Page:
TRENTON, N.J. Matthew Cooper was seven years old when Thomas Edison State College first pioneered the development of online college courses more than 20 years ago.
Today, he is playing a lead role in Thomas Edison State College's new Mobile Learning Initiative, which is creating new course delivery formats that enable students to complete courses regardless of their location and without the need for an Internet connection.
"Our goal is to meet the needs of busy adults who are mobile more often than they are stationary, including deployed military personnel and mass transit riders," he said.
Cooper, a course designer at the college, knows all about having down time on a train. He travels by rail from his home in New Brunswick to the college's Trenton campus every day. His perspective as a commuter may have been helpful as he played a key role developing one of the college's latest course delivery system, which enables students to complete courses with no Internet connection. The courses he developed, known as FlashTrack courses, made their debut in spring 2009 and are delivered to students on a single two gigabyte (2 GB) flash drive. The 15 new flash-based courses are designed for independent learners and prepare students to take a pass or fail examination.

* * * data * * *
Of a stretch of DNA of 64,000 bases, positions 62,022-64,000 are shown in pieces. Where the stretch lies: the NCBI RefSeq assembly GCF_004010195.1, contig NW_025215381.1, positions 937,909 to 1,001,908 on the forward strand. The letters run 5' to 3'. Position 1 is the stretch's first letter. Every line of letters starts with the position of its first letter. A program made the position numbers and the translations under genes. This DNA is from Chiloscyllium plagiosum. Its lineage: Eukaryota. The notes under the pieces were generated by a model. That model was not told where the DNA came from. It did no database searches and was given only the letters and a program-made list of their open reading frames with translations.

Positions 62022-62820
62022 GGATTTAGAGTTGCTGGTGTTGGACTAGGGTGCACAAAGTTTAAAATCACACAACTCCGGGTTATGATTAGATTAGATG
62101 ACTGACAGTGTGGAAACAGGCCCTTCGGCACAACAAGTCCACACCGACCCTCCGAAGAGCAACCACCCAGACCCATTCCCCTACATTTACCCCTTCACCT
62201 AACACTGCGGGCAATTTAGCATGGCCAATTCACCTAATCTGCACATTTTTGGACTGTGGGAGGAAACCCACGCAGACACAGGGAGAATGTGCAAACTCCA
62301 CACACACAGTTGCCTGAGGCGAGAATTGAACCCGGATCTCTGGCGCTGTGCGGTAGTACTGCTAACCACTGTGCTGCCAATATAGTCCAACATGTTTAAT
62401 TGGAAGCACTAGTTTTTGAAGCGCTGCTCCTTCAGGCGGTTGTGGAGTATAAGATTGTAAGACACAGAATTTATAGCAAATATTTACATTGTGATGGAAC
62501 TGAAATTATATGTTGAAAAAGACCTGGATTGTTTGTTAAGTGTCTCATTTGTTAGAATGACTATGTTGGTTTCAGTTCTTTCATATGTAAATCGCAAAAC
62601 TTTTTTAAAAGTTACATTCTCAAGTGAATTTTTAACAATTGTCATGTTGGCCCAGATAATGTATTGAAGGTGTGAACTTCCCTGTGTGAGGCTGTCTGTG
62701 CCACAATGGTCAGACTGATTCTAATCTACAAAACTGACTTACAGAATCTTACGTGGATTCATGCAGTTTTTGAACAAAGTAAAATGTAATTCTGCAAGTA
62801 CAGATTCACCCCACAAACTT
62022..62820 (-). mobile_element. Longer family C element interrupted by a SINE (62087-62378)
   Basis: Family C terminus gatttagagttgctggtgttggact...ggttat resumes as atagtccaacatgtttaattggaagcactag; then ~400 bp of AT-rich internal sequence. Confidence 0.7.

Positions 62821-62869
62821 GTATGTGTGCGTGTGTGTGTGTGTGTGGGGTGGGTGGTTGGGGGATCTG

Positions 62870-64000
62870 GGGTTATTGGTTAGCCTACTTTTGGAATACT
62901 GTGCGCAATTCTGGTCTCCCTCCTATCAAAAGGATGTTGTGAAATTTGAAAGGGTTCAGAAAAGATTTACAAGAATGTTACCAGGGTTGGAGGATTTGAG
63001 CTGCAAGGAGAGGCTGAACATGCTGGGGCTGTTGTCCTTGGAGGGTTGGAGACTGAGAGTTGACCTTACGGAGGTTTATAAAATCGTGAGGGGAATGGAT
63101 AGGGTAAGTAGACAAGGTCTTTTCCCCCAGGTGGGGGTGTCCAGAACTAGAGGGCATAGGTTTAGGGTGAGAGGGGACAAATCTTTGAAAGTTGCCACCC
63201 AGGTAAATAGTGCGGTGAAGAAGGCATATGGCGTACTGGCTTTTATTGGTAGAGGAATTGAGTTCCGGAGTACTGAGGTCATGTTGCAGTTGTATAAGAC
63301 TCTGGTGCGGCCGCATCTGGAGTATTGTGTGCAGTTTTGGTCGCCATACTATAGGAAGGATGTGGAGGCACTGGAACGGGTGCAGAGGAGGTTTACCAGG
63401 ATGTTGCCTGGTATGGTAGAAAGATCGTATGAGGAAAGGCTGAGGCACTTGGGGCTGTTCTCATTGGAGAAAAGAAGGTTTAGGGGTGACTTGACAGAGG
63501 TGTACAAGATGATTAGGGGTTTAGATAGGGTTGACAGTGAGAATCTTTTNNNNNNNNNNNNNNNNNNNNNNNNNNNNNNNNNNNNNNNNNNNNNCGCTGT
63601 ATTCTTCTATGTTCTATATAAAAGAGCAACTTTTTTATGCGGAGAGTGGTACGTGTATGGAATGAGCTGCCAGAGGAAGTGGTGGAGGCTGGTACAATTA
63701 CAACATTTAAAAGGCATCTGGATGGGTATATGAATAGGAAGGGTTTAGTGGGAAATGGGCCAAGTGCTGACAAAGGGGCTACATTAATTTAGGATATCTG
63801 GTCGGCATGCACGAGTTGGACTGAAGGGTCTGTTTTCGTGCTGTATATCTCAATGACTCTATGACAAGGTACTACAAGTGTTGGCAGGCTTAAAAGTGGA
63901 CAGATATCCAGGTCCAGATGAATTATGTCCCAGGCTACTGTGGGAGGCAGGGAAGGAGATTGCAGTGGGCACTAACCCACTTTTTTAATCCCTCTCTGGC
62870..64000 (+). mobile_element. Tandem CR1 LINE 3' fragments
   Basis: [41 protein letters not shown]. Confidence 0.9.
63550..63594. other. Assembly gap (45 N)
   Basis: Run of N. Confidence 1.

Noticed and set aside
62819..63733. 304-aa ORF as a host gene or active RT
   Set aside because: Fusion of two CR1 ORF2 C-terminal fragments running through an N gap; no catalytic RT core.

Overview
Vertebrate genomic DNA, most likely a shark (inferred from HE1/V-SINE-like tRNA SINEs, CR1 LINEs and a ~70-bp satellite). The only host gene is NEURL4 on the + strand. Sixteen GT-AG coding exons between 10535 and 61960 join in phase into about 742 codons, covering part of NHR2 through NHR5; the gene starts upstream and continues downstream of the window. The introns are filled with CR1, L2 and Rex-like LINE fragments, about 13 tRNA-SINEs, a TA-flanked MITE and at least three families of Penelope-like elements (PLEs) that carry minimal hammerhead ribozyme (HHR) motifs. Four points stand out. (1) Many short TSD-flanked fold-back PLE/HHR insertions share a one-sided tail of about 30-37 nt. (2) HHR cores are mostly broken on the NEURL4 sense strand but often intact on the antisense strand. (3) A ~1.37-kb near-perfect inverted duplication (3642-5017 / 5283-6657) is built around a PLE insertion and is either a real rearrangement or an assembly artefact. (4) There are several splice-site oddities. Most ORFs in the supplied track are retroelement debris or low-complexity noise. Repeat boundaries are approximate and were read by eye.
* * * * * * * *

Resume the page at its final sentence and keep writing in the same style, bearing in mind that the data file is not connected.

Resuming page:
"I have been working on the Mobile Learning Initiative since I joined the college in July," said Cooper, who moved to New Jersey from Kansas City, Mo., with his wife. "The FlashTrack program was our first step to making our educational programs more accessible to our students."
Cooper also has been busy developing another new course delivery system that the college launched in July 2009. This new course format enables students to access 20 courses with any web-enabled cell phone or other mobile device. The courses, known as Mobile Option e-Pack courses, are also designed for independent learners and enable students to use smartphones to download and complete diagnostic quizzes that form part of the regular course work and prepare students to take a final exam.